In yesterday’s NYT Sunday Review, a piece by Arlie Russell Hochschild on “The Outsourced Life”, beginning:

In the sprawling outskirts of San Jose, Calif., I find myself at the apartment door of Katherine Ziegler, a psychologist and wantologist. Could it be, I wonder, that there is such a thing as a wantologist, someone we can hire to figure out what we want? Have I arrived at some final telling moment in my research on outsourcing intimate parts of our lives, or at the absurdist edge of the market frontier?

Ah yes, wantologist, with the Greco-Latin libfix -ology attached to the very native English root want.

(Later I’ll look a little bit at the content of Hochschild’s piece, but first, remarks on morphology.)

From Michael Quinion’s affix site, on -logy:

A subject of study or interest; speech or language.

[French -logie or medieval Latin -logia, from Greek logos, word or speech.]

Many examples relating to a field of study exist, … [examples follow]. Almost all precede the ending with -o-

The ending is active in forming new words. It is often used to create temporary or humorous forms, as with gizmology, the subject of gizmos or gadgets; sleazology, the investigation or study of sordid and corrupt behaviour; mindology, a facetious alternative to psychology. Ology has existed since the early nineteenth century as an informal term for any subject of study or branch of knowledge.

I’ve mentioned the libfix in passing on this blog, in connection with Bigfoot-ologist.

In any case, wantologist to have established itself as a job title.

From Hochschild’s piece:

… Is the wantologist the tail end of a larger story? Over the last century, the world of services has changed greatly.

A hundred — or even 40 — years ago, human eggs and sperm were not for sale, nor were wombs for rent. Online dating companies, nameologists, life coaches, party animators and paid graveside visitors did not exist.

Nor had a language developed that so seamlessly melded village and market — as in “Rent-a-Mom,” “Rent-a-Dad,” “Rent-a-Grandma,” “Rent-a-Friend” — insinuating itself, half joking, half serious, into our culture. The explosion in the number of available personal services says a great deal about changing ideas of what we can reasonably expect from whom.

… As we outsource more of our private lives, we find it increasingly possible to outsource emotional attachment.

The article is illustrated by a collection of ads for personal services of all kinds: rent-a-ferret, life coaches, dating coaches, etc. Even, for those who need to hone their cooking skills, a knife coach (pun alert!).

Hochschild maintains that this purchasing of services is a recent development. But there’s a whole series of paid services throughout history. Professional mourners:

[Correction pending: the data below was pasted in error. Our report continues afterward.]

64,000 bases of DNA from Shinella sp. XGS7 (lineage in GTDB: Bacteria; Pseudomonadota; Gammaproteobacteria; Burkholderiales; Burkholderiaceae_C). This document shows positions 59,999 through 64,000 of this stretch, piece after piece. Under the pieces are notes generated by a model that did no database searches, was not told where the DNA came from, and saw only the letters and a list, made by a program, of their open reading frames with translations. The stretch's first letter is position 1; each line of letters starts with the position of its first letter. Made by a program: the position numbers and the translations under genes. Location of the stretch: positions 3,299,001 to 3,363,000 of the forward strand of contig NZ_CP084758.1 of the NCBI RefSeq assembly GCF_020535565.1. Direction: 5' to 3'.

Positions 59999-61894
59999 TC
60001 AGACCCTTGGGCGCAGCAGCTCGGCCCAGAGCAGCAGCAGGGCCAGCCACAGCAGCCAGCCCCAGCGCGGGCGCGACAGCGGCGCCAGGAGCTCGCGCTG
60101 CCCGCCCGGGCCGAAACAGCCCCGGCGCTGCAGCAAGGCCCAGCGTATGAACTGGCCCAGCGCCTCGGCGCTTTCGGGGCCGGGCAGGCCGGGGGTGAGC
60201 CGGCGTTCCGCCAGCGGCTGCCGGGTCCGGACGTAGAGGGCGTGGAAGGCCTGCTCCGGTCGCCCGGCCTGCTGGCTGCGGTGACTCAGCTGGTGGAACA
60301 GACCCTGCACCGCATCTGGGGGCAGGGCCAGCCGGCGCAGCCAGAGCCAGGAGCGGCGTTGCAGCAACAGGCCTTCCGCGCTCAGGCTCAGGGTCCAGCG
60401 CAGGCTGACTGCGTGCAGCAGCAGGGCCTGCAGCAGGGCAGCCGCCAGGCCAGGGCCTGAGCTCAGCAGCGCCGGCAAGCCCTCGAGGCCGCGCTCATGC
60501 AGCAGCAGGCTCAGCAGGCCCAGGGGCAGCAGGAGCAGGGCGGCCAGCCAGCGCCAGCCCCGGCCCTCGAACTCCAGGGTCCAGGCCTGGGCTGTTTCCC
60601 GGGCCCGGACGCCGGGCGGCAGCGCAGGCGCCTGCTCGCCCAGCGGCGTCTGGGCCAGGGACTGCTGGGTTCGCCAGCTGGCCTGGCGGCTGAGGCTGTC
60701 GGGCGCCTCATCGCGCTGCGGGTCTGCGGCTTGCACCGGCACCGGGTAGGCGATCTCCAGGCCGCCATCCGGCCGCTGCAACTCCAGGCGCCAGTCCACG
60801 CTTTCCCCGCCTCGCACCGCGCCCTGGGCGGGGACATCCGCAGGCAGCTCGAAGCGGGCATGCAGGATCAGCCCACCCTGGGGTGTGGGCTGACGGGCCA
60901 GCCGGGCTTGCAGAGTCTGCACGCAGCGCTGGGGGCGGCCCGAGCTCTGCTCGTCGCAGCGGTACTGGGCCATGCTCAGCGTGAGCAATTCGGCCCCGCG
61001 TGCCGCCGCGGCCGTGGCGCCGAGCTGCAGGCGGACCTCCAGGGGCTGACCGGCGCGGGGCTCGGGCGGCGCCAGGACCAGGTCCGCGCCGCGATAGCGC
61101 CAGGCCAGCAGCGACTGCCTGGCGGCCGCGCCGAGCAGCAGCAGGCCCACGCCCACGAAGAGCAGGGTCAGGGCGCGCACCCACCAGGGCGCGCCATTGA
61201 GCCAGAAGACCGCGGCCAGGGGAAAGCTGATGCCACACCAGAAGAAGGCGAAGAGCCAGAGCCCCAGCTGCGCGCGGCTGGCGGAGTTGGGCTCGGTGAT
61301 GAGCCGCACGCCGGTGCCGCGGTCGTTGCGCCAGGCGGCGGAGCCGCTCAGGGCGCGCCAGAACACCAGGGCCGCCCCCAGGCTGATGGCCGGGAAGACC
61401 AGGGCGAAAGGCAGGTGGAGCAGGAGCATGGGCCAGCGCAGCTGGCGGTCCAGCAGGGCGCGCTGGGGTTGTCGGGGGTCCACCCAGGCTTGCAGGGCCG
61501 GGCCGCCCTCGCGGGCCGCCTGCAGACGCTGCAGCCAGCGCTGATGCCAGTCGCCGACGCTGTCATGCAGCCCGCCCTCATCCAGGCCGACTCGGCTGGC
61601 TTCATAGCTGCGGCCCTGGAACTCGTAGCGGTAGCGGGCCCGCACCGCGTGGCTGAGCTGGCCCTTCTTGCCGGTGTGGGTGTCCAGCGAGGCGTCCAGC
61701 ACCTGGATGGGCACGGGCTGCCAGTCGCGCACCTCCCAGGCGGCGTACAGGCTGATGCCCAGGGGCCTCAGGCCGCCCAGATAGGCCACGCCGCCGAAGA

Professional mourning or paid mourning is a mostly historical occupation practiced in Near Eastern cultures and many other parts of the world. Professional mourners, also called moirologists, are compensated to lament or deliver a eulogy. Mentioned in the Bible, the occupation is widely invoked in literature, from the Ugaritic epics of early centuries BC to modern poetry. Held in high esteem in some cultures and times, the practice was vilified in others.

In Honoré de Balzac’s landmark 1835 novel Le Père Goriot, the title character’s funeral is attended by two professional mourners rather than his daughters.

Paid audiences:

A claque (French for “clap”) is an organized body of professional applauders in French theatres and opera houses [and elsewhere]. Members of a claque are called claqueurs.

Hiring people to applaud dramatic performances was common in classical times. For example, when the emperor Nero acted, he had his performance greeted by an encomium chanted by five thousand of his soldiers.

This inspired the 16th-century French poet Jean Daurat to develop the modern claque. Buying a number of tickets for a performance of one of his plays, he gave them away in return for a promise of applause. In 1820 claques underwent serious systematization when an agency in Paris opened to manage and supply claqueurs.

Plus professional / personal / corporate shoppers, professional letter writers, match-makers, and more. It might be that the range of such services has increased in the past century and that they’ve become more ubiquitous, but that would have to be established before we bemoan the creeping intrusion of markets into our personal lives.


One Response to “wantology”

  1. markonsea Says:

    Let’s keep getting a mention for Terry Pratchett: his witches cure people using “headology”, which is not far different from how professional magicians or hypnotists work.

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